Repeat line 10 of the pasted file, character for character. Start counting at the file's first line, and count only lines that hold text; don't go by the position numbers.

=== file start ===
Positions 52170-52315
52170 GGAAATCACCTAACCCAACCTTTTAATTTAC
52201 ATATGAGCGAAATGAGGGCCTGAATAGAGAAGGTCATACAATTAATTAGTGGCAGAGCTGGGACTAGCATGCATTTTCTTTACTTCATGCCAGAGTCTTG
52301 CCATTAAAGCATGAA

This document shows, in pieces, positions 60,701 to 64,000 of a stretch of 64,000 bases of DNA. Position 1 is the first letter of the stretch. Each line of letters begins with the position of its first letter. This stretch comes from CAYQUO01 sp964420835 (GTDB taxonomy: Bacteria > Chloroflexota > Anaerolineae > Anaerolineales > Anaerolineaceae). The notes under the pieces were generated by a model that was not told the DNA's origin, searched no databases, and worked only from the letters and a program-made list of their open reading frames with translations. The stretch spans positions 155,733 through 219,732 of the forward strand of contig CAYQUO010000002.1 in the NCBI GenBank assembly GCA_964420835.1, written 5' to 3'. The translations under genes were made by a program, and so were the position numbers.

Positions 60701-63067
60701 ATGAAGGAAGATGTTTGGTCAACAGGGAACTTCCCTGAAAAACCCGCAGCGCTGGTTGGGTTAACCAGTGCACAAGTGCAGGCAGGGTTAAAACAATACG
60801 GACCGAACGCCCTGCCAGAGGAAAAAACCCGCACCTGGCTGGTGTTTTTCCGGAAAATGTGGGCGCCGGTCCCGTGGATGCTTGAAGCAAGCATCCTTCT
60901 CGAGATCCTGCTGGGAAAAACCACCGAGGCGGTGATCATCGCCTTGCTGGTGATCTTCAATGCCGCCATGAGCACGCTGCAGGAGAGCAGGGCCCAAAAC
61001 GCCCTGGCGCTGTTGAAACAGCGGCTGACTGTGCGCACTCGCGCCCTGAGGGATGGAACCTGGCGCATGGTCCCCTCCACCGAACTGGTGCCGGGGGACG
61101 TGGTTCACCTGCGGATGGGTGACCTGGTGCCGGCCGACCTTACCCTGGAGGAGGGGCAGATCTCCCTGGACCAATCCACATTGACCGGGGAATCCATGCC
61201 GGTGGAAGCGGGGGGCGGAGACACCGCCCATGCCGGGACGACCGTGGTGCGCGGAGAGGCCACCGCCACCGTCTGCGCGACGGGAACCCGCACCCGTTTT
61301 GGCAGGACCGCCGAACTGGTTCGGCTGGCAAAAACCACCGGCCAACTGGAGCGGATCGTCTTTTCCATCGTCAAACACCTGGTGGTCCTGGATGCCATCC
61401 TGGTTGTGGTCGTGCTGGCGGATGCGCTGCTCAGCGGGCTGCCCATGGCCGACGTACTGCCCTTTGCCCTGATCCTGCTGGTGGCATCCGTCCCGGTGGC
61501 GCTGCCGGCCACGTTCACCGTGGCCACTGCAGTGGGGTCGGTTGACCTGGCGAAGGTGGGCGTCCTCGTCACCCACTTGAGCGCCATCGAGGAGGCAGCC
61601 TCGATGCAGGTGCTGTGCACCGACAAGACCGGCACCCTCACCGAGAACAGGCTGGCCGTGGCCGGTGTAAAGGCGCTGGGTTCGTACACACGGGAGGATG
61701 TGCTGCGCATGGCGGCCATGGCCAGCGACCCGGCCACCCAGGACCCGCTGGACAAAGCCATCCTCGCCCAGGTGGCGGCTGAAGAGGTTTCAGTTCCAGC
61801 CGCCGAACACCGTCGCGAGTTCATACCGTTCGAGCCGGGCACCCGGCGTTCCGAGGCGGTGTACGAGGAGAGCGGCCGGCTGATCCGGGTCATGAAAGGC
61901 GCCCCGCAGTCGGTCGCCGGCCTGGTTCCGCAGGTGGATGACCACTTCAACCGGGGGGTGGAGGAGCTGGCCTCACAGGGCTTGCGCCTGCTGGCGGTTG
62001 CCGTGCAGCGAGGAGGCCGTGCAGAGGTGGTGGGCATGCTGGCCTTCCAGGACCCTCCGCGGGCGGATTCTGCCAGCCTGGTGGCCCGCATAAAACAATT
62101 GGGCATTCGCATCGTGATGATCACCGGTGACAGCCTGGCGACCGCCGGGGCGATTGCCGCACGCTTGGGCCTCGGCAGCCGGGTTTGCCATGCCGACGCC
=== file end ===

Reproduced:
61001 GCCCTGGCGCTGTTGAAACAGCGGCTGACTGTGCGCACTCGCGCCCTGAGGGATGGAACCTGGCGCATGGTCCCCTCCACCGAACTGGTGCCGGGGGACG